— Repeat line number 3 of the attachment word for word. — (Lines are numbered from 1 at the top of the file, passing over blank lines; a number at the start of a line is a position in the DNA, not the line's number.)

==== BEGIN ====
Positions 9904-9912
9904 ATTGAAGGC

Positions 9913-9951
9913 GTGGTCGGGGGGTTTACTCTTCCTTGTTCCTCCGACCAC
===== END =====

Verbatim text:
Positions 9913-9951